A new article on the Ottoman empireMarch 5, 2015
Or at least, the beginnings of a new article. At the moment, the article is more or less a potted history of the rise and fall of the empire. In due course I will expand it to include sections on government, warfare, society and economy, culture and more.
This is all part of my ongoing effort to fill some of the more embarrasing gaps we still have in our coverage of world history.
One of the things I want to convey in this article is that the Ottoman empire really was one of the great empires of history. European’s who don’t know much history before the 19th century (e.g. most British kids, at least when it comes to anywhere beyond Britain’s shores) tend to think of it as the “Sick Man of Europe”. This is because much of the European diplomacy of the 19th and early 20th century was taken up with what was called the “Eastern Question” - i.e., what to do about the declining Ottoman empire and how to avoid turning its weakness into a feeding frenzy for the Big Powers of the day, and thus setting them at each others’ throats (which, in fact, is more or less what happened in the run-up to Word War One).
The Ottoman empire was indeed in decline at that time - but all empires in history have experienced decline. For two hundred years or more, from the mid-15th century to the late 17th century, the Ottoman empire was a power to be reckoned with. It was governed more rationally than most European nations; it had a far more tolerant attitude to different religions than could be found anywhere else in Europe; and its army was as formidable a military machine as could be found anywhere in the world at that time.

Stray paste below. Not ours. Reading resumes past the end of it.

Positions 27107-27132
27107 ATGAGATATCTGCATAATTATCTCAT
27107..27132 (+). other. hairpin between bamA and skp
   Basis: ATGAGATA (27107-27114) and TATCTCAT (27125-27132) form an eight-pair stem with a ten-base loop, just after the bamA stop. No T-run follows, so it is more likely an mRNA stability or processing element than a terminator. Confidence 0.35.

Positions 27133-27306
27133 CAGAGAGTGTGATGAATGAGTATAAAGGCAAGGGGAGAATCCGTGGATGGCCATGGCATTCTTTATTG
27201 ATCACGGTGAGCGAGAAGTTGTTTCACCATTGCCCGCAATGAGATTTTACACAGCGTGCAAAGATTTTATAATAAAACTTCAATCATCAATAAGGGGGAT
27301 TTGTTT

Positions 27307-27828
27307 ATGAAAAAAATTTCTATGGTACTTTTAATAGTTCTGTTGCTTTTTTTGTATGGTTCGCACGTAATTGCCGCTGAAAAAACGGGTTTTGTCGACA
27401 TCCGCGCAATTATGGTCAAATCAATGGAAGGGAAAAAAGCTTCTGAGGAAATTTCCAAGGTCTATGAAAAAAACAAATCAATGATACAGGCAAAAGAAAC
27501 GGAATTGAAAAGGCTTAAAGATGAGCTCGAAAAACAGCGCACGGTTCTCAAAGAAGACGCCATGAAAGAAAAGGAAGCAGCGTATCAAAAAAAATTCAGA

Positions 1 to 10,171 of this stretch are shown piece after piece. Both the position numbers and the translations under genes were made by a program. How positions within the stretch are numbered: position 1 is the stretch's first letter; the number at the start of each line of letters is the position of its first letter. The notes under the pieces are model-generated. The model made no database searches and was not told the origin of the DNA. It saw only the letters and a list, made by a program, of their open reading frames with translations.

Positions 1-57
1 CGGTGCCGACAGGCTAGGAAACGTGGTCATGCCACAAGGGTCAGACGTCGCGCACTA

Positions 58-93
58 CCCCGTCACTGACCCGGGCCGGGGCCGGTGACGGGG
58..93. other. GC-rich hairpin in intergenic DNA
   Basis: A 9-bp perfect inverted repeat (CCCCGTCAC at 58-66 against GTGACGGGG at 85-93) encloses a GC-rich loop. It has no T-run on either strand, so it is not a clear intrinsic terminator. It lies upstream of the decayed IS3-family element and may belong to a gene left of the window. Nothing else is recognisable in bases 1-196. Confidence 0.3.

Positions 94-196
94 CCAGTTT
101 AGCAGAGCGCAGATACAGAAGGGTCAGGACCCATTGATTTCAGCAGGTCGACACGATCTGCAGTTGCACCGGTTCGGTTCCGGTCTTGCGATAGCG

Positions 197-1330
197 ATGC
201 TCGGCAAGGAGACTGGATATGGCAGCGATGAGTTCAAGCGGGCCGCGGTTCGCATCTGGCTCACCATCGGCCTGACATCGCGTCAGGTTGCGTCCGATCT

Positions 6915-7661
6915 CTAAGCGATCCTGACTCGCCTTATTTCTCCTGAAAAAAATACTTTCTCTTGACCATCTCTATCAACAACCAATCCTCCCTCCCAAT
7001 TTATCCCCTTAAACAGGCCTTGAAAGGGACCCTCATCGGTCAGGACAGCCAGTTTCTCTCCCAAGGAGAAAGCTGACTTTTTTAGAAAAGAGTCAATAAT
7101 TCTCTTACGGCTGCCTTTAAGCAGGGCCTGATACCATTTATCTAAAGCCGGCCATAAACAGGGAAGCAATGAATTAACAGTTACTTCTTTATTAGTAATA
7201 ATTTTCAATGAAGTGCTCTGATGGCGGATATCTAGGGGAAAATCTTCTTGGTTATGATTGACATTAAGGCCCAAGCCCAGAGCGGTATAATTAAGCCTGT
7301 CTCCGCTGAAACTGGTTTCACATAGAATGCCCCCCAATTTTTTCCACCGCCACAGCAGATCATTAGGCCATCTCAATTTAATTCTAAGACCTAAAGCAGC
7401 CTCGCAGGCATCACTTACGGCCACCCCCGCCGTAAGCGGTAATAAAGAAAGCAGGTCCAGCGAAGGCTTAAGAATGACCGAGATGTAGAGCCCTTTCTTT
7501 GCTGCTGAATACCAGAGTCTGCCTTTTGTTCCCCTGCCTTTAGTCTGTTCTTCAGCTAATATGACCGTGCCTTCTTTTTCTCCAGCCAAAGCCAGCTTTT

It was also enormous and enduring. For four centuries it dominated a large slice of Europe, most of the Middle East and much of North Africa. In fact, one of the things which Europeans thought of as a weakness in the Ottoman state - the considerable amount of autonomy it gave to subject peoples - may well have been one of the main reasons why the Ottomans were able to hold such a large empire together for so long.
Anyhow, I invite you to read the article, even as it stands now. It’s pretty raw - it hasn’t been properly formatted, and it hasn’t got any images in (something I’m trying to rectify with our articles). But if you don’t know the history of this important state, well, this is the place to read about it. As always I will welcome comments.